EU cuts to farm subsidies criticised by farmers groups and governments
As part of the new EU budget, which aims to reduce costs post brexit as well as redistribute funding to new projects, the commission has announced its proposals to reduce farm subsidies under the Common Agriculture Policy (CAP). Under the proposals, farmers across the EU will see their funding shrink by an estimated 365 billion euros, which around 5% lower than the current levels of funding.
Farming will now make up 30% of the EU’s total budget; this is 15% less than it was twenty years ago. “The overall cut in the CAP budget is 5 percent and I regard this as a fair outcome to farmers, particularly given the challenging backdrop of a 12 billion euros Brexit,”
European Commissioner for Agriculture and Rural Development Phil Hogan told reporters. The proposals still need to be approved, but it’s believed that many EU countries will be required to cap their subsidies for larger farms in favour of small to medium sized farms.
France, which is the biggest beneficiary of CAP funding, has condemned the move, calling it “unthinkable”. A recent statement from Stephane Travert, the Agriculture and Food Minister said: “It poses an unprecedented risk to farms’ viability by seriously impacting farmers’ incomes, for whom direct aid is an essential safety net. France cannot accept any decline in direct income for farmers.”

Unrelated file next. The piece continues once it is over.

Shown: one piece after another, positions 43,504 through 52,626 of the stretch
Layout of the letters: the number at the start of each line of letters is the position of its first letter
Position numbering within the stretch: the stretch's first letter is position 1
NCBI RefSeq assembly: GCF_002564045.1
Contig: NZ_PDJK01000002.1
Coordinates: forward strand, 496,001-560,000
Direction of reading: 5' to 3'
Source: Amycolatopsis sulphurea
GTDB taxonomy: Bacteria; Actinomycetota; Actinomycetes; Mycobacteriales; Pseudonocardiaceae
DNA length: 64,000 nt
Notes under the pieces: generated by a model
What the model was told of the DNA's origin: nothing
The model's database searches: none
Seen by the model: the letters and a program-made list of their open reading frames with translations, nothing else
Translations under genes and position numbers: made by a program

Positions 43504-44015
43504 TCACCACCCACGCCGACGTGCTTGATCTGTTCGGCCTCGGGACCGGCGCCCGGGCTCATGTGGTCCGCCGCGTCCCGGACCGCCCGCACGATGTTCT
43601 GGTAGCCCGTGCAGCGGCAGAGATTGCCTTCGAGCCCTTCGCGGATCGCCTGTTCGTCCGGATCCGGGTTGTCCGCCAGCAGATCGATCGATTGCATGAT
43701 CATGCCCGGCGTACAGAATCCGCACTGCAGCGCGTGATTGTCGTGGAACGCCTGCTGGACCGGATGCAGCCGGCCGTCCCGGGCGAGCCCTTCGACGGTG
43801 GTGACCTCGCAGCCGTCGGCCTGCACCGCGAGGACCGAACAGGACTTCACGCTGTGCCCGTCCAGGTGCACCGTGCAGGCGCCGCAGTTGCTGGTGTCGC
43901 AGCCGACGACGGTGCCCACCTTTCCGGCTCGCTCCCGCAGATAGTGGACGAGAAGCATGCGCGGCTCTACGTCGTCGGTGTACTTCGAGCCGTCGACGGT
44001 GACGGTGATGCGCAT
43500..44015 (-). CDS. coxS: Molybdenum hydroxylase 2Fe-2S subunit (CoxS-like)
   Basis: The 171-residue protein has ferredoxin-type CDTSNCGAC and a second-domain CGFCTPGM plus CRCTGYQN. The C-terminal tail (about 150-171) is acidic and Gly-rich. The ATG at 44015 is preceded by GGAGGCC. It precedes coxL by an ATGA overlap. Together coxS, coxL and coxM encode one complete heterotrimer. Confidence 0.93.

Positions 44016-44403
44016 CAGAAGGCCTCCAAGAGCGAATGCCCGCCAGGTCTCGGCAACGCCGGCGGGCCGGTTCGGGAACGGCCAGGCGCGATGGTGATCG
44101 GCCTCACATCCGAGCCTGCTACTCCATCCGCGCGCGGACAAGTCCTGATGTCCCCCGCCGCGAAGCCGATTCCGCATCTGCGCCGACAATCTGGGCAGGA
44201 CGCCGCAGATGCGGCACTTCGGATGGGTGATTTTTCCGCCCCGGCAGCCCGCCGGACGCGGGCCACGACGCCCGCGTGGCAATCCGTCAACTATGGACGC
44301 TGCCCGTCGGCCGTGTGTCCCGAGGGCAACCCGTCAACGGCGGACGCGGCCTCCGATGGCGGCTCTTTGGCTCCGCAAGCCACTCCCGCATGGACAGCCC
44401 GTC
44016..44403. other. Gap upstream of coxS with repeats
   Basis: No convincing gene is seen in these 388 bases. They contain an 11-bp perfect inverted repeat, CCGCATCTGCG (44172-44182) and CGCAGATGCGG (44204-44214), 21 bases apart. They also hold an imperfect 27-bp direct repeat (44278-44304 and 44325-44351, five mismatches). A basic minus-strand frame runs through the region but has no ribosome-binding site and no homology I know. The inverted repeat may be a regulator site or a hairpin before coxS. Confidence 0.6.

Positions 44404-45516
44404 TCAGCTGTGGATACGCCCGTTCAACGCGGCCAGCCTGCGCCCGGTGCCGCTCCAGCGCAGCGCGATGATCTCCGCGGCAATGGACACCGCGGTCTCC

The cuts have also been criticised by the EU farmers group COPA-COGECA, who have expressed their “strong disappointment with the cuts”. They added: “A strong budget is needed for a sustainable, modern EU agriculture sector delivering on various fronts.”
However, the commission argues that the new budget will give member states more control over where money is spent. This will enable them to increase funding for farms that take action towards becoming more environmentally friendly and farms that invest in rural development. “This system will provide greater flexibility for member states, allowing them to better target environmental objectives and be more ambitious,” it said. Hogan added: “The average farmer in all member states will see no cuts in direct payments if this is managed well.”